Odysseus’s member

One of the favourite books we used to read to our children when they were younger was called Why are there more questions than answers, Granddad? You can more or less guess the content from the title. It was wonderful.

And it was good to face the fact, long before I became a Grandpa, that I didn’t know all the answers, and there would always be more questions than I knew the answers to. Even now that we have the World Wide Web and can find some answers pretty much instantly, it doesn’t obviate the need to keep asking the questions and looking for the answers. They do say it’s good for our mental health to remain insatiably curious, don’t they?

Only now that I am a Grandpa, it’s not the children asking me questions and expecting me in my wisdom to provide the answers. I find myself constantly wondering about things and asking questions. Some of them are things I’ve never even thought about before – though many of our forebears did – like how an arrow flew through the air: did it part the air like a ship’s keel parting the water? Did the air close again when the arrow had passed?

Today’s questions have been a bit ruder. In case you haven’t noticed before, I’m a huge fan of Odysseus and his travels. So when I visit the Ashmolean Museum in Oxford, I often like to stop by the Ancient Greece section and have a look at the skyphos which depicts two scenes from the Odyssey. On the one side, Odysseus afloat, alone, at the mercy of Boreas the god of the cold north wind. On the other, Odysseus in the cave of the enchantress Circe, who holds out to him a cup of her bewitching potion. In both scenes, the hero is naked except for some kind of cloth tossed over his arm, and with his genitals proudly on display. What’s this all about?

Well, the Greeks obviously went in for that sort of thing, more than we are accustomed to in polite society or our much colder clime. But this Odysseus, far from being the great hero, seems rather to be portrayed as a figure of fun. Fat, ageing, maybe drunk? I’m wondering whether this was a B.C. version of Carry On, or Up Pompeii? Odysseus as the philandering, leering, innuendo-spouting Sid James or Frankie Howerd of his day? Or maybe the sexual champion every man aspired to be? How to find out, even with the WWW?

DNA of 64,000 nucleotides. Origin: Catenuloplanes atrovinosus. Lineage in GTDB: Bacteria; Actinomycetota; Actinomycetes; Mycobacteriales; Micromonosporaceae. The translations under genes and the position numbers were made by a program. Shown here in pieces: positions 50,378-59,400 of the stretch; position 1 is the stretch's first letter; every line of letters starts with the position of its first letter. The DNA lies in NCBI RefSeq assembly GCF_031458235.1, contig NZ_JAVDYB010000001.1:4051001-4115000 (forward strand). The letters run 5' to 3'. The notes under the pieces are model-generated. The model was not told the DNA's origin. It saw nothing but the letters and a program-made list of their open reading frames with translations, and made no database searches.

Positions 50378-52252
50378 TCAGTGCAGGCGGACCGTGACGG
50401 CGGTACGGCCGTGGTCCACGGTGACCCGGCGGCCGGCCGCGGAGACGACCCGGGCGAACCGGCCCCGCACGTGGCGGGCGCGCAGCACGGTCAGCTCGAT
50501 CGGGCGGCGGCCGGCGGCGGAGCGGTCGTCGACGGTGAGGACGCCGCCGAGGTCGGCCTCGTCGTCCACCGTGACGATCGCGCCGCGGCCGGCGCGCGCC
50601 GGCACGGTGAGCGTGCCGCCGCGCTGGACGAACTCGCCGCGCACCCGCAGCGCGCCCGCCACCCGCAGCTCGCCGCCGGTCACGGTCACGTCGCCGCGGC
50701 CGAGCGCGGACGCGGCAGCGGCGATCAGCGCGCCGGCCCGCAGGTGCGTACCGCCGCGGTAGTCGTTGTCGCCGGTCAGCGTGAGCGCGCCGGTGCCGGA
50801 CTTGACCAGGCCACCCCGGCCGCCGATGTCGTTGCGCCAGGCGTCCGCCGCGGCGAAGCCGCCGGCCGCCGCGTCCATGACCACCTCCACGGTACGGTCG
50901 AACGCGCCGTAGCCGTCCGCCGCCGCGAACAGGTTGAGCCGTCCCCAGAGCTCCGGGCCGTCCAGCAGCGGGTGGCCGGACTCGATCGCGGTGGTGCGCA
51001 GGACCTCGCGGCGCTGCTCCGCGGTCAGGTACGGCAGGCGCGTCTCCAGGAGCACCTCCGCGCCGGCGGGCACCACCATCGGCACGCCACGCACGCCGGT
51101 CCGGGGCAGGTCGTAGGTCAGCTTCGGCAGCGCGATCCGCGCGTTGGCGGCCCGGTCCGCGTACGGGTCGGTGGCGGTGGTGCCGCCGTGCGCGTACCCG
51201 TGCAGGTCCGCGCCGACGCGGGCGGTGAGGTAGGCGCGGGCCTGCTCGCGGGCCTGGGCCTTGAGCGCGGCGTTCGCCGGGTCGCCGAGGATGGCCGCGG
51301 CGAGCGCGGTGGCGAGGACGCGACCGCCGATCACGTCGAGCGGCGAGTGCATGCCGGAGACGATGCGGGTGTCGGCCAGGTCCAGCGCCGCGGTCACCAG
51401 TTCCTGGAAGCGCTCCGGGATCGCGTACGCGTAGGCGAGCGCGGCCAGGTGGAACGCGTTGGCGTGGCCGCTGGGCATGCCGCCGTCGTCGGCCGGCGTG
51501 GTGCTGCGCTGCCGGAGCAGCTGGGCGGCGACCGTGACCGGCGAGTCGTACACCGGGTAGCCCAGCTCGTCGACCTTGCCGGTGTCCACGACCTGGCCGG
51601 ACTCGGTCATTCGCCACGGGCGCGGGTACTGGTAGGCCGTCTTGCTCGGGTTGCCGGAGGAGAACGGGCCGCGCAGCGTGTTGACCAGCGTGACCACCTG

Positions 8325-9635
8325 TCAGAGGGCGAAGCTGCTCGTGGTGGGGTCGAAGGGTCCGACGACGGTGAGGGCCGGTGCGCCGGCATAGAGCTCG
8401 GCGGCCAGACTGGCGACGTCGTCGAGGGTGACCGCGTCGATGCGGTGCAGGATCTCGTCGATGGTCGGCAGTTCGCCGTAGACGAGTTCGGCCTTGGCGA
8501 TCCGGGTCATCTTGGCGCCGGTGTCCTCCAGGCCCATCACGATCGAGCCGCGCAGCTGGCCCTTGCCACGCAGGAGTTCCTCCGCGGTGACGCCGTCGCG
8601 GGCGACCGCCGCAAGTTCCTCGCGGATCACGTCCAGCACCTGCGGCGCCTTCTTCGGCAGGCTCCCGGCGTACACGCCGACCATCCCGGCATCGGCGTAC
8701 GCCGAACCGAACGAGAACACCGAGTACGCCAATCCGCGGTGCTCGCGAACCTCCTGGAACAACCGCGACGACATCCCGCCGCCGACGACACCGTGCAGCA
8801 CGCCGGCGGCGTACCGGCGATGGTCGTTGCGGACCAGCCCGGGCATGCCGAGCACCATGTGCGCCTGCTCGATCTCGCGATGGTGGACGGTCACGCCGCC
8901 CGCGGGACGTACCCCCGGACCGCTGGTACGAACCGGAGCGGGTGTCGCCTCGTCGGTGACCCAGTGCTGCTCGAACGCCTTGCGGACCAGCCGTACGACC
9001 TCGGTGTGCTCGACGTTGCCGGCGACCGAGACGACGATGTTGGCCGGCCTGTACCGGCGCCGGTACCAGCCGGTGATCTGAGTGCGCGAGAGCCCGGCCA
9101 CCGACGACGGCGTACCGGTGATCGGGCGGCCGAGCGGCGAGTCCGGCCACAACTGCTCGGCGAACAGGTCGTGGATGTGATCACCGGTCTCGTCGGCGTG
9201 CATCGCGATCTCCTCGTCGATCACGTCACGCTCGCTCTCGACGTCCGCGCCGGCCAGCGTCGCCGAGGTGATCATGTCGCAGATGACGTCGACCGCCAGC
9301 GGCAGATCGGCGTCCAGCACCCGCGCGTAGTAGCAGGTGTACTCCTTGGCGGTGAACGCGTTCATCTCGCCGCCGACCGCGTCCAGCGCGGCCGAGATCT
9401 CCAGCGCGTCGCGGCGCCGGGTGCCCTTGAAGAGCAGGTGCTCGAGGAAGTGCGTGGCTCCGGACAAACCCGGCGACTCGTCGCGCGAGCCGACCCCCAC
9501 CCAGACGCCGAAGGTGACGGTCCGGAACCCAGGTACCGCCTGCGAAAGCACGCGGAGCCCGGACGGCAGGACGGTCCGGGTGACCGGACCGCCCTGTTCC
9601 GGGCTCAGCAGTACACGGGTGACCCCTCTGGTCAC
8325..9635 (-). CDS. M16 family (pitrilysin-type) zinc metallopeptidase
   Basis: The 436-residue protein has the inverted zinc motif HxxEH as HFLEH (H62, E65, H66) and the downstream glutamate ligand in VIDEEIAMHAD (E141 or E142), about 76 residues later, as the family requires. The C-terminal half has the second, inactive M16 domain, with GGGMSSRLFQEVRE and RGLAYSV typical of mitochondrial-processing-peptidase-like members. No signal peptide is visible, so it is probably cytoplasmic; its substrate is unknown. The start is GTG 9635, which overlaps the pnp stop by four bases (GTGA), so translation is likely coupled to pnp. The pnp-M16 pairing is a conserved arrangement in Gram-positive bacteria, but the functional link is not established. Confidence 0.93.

I won’t divulge the exact question I typed into my search engine. But I will share one of the results I found: an article by Paul Chrystal entitled A brief history of sex and sexuality in Ancient Greece. It’s an interesting read, even if it doesn’t quite answer my question.

And so I’m left wondering, too, if the caption to the Odysseus – Circe encounter might just have been an early version of a joke we still hear from time to time: Circe asking “Is that a club, or are you just glad to see me?”

Doing #inktober

Some time in the middle of September, a friend drew my attention to Inktober. Said she was going to do it herself, “though I’m completely hopeless at drawing.” (Which turned out to be untrue.) Like her, I thought I wasn’t good at drawing, and haven’t done much, other than in the way of doodles, for a long long time. In the days when I still tried to make visual aids for use in preaching, I was invariably unhappy with the results. And yet. I always wished I could draw. Wanted to draw. Felt it would be a good thing to do. So I signed up for Inktober.